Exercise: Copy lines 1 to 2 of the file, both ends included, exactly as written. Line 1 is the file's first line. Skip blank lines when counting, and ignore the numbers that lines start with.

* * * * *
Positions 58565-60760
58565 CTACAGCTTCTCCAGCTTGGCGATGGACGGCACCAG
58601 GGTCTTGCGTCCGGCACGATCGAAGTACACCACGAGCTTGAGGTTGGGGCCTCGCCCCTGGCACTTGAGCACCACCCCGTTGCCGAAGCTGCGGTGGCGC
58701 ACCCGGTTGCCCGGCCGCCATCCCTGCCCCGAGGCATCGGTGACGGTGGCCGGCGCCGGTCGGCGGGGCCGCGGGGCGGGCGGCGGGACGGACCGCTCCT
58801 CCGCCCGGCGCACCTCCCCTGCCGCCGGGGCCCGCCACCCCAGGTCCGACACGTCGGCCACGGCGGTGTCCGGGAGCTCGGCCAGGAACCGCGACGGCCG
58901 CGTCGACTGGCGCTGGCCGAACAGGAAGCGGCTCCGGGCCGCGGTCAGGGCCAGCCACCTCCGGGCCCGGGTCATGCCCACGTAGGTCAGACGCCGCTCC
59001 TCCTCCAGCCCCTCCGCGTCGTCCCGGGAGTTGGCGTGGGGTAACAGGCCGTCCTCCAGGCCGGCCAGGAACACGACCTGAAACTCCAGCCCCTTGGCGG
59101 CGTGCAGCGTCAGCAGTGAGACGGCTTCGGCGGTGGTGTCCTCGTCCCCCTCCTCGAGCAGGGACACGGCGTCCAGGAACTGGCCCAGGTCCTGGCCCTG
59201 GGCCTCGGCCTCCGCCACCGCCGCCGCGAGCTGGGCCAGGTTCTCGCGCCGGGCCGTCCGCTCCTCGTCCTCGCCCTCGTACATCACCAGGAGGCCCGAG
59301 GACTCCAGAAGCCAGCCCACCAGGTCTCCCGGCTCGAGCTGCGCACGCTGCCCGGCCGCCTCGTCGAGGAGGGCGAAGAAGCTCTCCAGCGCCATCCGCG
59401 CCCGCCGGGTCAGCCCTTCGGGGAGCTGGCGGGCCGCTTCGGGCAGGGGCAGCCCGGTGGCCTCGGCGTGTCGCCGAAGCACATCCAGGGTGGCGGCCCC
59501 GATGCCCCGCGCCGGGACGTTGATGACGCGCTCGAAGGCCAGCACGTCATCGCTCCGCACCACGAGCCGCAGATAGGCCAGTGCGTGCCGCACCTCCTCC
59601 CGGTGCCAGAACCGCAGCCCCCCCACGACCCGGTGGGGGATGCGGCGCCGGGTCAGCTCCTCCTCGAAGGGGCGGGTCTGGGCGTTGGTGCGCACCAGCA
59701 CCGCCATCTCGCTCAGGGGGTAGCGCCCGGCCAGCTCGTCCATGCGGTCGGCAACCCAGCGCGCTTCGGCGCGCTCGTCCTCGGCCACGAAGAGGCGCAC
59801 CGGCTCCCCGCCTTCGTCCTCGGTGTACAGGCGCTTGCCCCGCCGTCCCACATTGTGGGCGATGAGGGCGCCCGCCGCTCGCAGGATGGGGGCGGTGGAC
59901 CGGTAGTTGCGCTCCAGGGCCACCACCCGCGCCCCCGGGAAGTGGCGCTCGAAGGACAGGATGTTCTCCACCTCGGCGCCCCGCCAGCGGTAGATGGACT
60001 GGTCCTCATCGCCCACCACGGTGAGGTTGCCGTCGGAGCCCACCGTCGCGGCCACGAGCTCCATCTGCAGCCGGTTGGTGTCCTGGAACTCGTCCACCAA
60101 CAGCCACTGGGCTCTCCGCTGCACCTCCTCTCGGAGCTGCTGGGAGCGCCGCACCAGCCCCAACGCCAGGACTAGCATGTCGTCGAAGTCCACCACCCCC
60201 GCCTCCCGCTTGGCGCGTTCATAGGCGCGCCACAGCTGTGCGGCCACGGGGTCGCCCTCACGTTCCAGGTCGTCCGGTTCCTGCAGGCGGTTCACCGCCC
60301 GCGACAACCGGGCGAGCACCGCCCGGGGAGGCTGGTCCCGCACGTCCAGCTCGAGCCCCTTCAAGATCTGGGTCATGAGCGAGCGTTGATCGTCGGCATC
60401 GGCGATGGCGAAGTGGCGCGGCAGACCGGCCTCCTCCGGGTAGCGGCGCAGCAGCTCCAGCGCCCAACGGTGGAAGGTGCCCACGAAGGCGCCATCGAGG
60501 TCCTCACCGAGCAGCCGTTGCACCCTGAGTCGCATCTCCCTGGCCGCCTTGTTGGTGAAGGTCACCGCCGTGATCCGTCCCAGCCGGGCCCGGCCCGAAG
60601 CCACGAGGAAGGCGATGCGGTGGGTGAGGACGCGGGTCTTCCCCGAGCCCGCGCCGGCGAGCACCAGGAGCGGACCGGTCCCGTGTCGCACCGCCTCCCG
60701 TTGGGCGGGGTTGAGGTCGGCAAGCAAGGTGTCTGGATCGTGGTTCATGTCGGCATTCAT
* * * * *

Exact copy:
Positions 58565-60760
58565 CTACAGCTTCTCCAGCTTGGCGATGGACGGCACCAG